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Gas industry needs to pay its fair share TOM VENESKY OUTDOORS

The coal industry does it.

PENNDOT does to.

And so should the gas industry.

Charged with protecting fish, amphibians, reptiles and the habit in which they live, the Pennsylvania Fish and Boat Commission has a pretty large workload. Part of it includes reviewing permits for any encroachments to those habitats, issuing violations and working with agencies to avoid them.

I spoke to PFBC executive director John Arway about that this last week, and he said some of those agencies contribute funding to help the Fish and Boat Commission remain efficient at what they do. PENNDOT, he said, provides funding so the PFBC can dedicate two staff members to review transportation permits.

And the coal industry, according to Arway, provides federal dollars derived from a tax that is allotted to the agency to help with the review of mining permits.

But the gas industry?

“We don’t get a nickel,” Arway said.

Considering that drilling for Marcellus Shale natural gas has created an enormous workload for the PFBC – to the tune of 5,000 permits annually which would cost the agency almost $2 million if it committed staff solely to review the permits, it seems fair that the gas industry should contribute something to help offset the cost.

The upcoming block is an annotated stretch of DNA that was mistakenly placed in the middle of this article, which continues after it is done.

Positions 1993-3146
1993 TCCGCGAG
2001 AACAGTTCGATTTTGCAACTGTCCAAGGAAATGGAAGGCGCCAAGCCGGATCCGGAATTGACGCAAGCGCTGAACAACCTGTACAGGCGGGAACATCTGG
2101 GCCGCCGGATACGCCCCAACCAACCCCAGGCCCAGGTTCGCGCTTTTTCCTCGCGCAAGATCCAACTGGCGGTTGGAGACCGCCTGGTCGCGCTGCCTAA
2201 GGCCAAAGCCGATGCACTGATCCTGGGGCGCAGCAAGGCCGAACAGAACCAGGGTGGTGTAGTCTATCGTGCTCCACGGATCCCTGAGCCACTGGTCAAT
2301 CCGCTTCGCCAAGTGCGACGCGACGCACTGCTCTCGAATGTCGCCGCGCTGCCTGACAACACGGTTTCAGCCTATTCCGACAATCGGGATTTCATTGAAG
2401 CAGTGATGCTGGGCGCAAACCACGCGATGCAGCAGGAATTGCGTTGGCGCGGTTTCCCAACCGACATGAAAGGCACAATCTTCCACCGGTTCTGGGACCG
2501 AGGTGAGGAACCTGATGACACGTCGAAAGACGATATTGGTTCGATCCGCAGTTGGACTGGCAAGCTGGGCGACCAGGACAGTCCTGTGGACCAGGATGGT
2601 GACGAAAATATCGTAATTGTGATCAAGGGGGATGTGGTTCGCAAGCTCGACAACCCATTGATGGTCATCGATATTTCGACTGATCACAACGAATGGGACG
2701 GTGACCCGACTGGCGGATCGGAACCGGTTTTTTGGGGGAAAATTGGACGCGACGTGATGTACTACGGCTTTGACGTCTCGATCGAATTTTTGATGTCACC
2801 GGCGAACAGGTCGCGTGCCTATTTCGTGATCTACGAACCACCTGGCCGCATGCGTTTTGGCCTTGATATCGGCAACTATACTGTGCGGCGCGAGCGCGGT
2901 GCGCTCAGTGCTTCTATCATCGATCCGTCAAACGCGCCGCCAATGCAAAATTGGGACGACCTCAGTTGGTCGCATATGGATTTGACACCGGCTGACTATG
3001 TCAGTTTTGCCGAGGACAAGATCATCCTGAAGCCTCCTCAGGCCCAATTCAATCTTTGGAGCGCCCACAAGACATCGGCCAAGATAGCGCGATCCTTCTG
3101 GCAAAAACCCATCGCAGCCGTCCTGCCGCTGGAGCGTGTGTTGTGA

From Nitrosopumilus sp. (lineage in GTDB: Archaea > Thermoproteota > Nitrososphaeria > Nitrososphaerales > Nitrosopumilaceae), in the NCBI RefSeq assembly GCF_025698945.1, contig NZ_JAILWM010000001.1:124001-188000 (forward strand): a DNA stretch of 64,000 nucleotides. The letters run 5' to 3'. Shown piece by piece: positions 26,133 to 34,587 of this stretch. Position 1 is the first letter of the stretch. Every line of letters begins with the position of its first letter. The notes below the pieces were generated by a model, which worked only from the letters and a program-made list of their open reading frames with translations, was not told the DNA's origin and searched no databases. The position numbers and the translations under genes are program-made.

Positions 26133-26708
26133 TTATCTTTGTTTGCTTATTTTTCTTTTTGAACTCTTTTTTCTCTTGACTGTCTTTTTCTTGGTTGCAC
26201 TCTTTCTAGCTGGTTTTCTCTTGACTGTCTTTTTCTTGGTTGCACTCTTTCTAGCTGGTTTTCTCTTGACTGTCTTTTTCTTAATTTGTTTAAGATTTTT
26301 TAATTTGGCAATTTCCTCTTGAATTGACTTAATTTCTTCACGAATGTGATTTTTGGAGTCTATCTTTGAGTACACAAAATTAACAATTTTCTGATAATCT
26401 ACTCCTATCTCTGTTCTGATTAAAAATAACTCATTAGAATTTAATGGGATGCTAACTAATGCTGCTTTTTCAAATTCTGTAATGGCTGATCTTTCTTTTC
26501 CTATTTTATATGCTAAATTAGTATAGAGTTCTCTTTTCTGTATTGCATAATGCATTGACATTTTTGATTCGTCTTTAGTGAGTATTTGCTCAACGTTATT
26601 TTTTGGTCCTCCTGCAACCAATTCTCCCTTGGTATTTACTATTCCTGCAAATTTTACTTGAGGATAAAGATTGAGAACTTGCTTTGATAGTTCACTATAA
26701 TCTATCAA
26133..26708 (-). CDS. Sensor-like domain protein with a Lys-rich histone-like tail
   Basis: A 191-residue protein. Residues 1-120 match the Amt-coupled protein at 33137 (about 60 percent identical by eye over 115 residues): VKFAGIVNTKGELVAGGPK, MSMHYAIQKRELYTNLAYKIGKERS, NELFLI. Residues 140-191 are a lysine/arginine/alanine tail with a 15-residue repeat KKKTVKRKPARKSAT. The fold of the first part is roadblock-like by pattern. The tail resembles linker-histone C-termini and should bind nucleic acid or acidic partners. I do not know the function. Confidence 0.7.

Considering that PENNDOT and the coal industry do it, it seems obvious that the gas companies should as well.

And, according to Arway, they want to.

“An industry representative supports a share of an impact fee going to Fish and Boat,” Arway said. “They understand that by us getting funding, the permits would be reviewed and flow more quickly.”

But here’s where it gets sticky. Arway said there are a variety of bills that would enact an impact fee on the natural gas industry. Some of the bills include the PFBC as a recipient for some of the money that would be generated, while others leave the agency out of the mix.

Arway is adamant that an impact fee not only needs to be implemented, but his agency needs to be included.

He told Governor Tom Corbett just that during a recent kayak trip down the Susquehanna River.

“The governor’s office seems to be receptive to our needs,” Arway said.

And the needs are many.

Right now, the PFBC is taking staff away from their regular duties to handle gas industry permits and issues. Among those issues are Erosion and Sedimentation violations, which basically result from disturbed areas not being properly stabilized and allowing soil to erode away and enter waterways. By this spring, the number of E & S violations resulting from gas pipeline projects already exceeded the number of violations from all of last year.

With funds from an impact fee, the PFBC would be able to return staff to their normal duties so areas like law enforcement aren’t neglected, and hire more people to take care of the immense workload created by the gas industry.

It would put PFBC staff back where they belong and ensure that the 5,000 permits generated by the gas industry are handled efficiently and, most importantly, our aquatic resources will be better protected.

“The longer we go on without the fee, the greater the risk of an impact,” Arway said. “The industry came to Pennsylvania quickly and we weren’t prepared for it.”

As gas wells dot our landscape at a rapid pace, it’s time to make sure the PFBC is prepared.

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